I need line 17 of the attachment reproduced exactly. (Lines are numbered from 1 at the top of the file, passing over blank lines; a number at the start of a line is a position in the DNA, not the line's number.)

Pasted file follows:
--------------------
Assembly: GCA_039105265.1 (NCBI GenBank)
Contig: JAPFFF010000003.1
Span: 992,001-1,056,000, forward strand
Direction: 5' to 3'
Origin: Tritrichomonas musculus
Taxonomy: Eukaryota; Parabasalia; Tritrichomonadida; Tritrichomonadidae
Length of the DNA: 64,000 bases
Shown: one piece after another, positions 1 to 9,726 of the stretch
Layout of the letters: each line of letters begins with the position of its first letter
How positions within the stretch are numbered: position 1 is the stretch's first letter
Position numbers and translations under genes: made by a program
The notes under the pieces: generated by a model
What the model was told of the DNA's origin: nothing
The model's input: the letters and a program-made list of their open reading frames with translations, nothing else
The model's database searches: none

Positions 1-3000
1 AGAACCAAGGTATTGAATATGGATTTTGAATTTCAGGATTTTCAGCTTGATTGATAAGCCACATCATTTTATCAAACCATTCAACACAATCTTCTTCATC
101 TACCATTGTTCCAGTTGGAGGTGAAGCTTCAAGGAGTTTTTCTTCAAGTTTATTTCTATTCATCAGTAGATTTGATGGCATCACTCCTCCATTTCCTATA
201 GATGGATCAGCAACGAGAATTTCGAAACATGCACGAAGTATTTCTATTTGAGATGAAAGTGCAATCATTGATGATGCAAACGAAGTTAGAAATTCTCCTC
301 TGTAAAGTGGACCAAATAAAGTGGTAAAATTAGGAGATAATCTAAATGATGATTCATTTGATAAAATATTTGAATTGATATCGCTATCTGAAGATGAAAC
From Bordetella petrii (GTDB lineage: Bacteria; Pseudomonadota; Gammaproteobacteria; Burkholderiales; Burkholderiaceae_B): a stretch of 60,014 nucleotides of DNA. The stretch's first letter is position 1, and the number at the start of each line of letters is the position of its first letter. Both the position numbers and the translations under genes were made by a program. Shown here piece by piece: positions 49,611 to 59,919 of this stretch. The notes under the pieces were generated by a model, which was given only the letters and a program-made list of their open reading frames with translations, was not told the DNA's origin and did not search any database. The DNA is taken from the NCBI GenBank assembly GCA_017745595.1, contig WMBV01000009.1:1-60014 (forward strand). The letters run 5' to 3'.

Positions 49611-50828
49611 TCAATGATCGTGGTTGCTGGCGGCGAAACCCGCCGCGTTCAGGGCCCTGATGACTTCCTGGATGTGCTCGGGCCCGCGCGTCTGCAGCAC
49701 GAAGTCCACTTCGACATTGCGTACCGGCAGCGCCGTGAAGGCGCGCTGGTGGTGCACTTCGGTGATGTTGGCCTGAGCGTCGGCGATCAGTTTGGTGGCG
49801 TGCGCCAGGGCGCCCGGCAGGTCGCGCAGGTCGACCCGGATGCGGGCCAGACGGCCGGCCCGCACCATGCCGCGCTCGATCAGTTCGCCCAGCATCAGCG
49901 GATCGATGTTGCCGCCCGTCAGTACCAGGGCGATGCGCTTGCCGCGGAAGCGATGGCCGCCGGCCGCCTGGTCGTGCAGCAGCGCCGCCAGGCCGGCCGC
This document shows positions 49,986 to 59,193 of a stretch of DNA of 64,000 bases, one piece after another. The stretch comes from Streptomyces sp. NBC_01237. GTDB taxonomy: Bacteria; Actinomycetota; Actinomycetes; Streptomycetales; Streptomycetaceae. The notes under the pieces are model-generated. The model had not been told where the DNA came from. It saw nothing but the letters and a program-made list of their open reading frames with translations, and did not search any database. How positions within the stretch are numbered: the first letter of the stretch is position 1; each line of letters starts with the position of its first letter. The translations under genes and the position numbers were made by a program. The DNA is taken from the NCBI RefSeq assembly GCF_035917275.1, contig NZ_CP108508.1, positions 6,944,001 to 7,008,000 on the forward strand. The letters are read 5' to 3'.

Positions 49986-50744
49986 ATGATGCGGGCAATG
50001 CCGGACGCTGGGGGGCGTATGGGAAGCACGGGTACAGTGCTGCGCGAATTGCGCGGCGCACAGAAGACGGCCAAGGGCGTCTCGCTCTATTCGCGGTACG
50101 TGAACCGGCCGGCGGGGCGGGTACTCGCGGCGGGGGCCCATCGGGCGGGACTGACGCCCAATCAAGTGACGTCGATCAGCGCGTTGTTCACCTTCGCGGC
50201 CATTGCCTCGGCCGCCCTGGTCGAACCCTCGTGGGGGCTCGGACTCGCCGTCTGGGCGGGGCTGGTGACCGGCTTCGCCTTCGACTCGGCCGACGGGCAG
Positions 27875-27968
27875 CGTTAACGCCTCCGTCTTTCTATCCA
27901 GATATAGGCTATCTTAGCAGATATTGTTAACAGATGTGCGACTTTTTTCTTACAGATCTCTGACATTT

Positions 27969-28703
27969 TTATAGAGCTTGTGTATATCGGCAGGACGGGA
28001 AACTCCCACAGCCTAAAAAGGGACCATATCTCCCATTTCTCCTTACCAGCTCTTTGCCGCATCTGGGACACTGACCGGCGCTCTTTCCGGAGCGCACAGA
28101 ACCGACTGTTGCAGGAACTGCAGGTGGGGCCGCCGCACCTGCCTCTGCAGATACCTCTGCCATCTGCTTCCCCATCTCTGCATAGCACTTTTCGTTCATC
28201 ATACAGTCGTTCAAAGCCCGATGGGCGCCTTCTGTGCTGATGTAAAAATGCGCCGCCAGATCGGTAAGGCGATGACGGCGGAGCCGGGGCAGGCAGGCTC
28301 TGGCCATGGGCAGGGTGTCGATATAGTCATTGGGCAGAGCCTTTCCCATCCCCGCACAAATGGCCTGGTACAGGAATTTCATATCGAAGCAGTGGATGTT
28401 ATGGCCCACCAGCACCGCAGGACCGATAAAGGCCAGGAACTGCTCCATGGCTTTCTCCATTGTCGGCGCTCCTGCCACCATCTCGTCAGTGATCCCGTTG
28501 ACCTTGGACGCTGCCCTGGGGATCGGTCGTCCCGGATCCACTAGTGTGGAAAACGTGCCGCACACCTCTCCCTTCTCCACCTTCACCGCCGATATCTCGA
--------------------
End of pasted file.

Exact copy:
1 AGAACCAAGGTATTGAATATGGATTTTGAATTTCAGGATTTTCAGCTTGATTGATAAGCCACATCATTTTATCAAACCATTCAACACAATCTTCTTCATC